Wednesday, February 18, 2009

Section 2-Around the Net in Search: Digging For Bounces

, February 18, 2009 Subscribe | Back Issues | Reply to Editor | MediaPost Home

Long Tail On The Rise
Small Business Search Marketing
Matt McGee shares some stats he picked up at the SMX West conference in Santa Clara, Calif., recently. In one session, Eli Goodman from comScore, Jon Stewart from Nielsen Online, and Bill Tancer from Hitwise examined search engine data. McGee points to Tancer's numbers as eye-opening.

This data showed that the long tail is getting longer: one- and two-word queries are on the decline, while four- and five-word queries are rising. McGee provides a chart for you to visualize the trend, and tells us what this means for searchers. - Read the whole story...

Digging For Bounces
Google Blog
Forget about measuring hit rates on your Web site. It's the bounce rates you want to monitor, according to Avinash Kaushik, who steps you through the process on how to get that information from Google Analytics. While hit rates show you how many visitors came to your site, bounce rates measures "how many of those people were unimpressed and left your site without taking any action," not even a click, he writes.

Kaushik demonstrates how to determine which search engines and Web sites are sending you visitors with high bounce rates. Then you can figure out if you need to change your search campaign or your site content to ensure visitors find what they seek, which in turn lowers bounce rates and keeps visitors not only coming back for more, but staying longer. - Read the whole story...

Know Your Competitors' SEO Strategy
Search Engine Guide
Stoney deGeyter believes that knowing your competitors' SEO strategy is nearly as important as knowing your own -- so he provides tips on analyzing your competition. You want to learn from them but not mimic them, building your own strategy based on that knowledge.

There are three types of competitors you should review: "those naturally ranked in the search results, those dominating the paid ad results and those that are offline but targeting your same audience," deGeyter writes. He suggests tools to help identify the SEO techniques of each of the three competitive types. - Read the whole story...

How To Tweet On Twitter
Shimon Sandler
At OMMA Social I spoke with a marketing director who claims to tweet on Twitter several hours daily to feed her followers. But Shimon Sandler says you can naturally attract supporters by using the social network tool just a few minutes each day.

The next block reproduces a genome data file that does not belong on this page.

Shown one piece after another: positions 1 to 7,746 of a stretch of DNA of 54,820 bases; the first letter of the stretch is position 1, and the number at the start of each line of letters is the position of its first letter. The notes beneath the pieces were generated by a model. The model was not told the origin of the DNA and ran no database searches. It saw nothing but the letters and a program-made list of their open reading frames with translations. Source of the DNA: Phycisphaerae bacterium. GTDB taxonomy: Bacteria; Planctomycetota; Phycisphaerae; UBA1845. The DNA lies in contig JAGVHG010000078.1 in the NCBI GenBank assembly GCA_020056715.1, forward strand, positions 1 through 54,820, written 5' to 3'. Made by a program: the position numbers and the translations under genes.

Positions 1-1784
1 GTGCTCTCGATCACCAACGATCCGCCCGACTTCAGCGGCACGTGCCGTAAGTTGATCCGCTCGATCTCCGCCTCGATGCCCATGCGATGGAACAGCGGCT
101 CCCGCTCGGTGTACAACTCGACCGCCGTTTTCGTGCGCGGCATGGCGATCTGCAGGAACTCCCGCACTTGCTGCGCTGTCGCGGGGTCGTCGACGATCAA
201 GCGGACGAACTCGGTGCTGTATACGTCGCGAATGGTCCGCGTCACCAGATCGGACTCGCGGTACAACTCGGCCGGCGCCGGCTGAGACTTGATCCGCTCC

Sandler provides reasons for using Twitter, setting up an account, using the tool, and promoting your profile. In the "How to" section of the post, he goes through seven steps to becoming successful on Twitter, from making sure to tweet useful information worth sharing, to being consistent. - Read the whole story...

When Do Search Budgets Make Sense?
The RKG Rimm-Kaufman Group
Do you need a fixed search budget? Maybe not, according to George Michie. Many of his clients view search as a direct marketing channel with well-understood ROI expectations. How much they spend is a function of market opportunity, not boardroom decisions.

After all, writes Michie, "Why would a company keep spending money when the ROI turns south? 'By golly, we're going to spend this last $10K even if it doesn't generate a sale!"'

On the other hand, "Why would a company stop spending money when the ROI is good? 'I know that every time I give you $10 you'll hand me back $11, but I can only spend so much...'Neither of these statements make any sense to us."

The one exception to the no-budget rule: companies with "some component of branding" in their search campaigns."The more divorced the goals are from profits the more budgets make sense." - Read the whole story...

Search Insider - Around the Net for Wednesday, February 18, 2009


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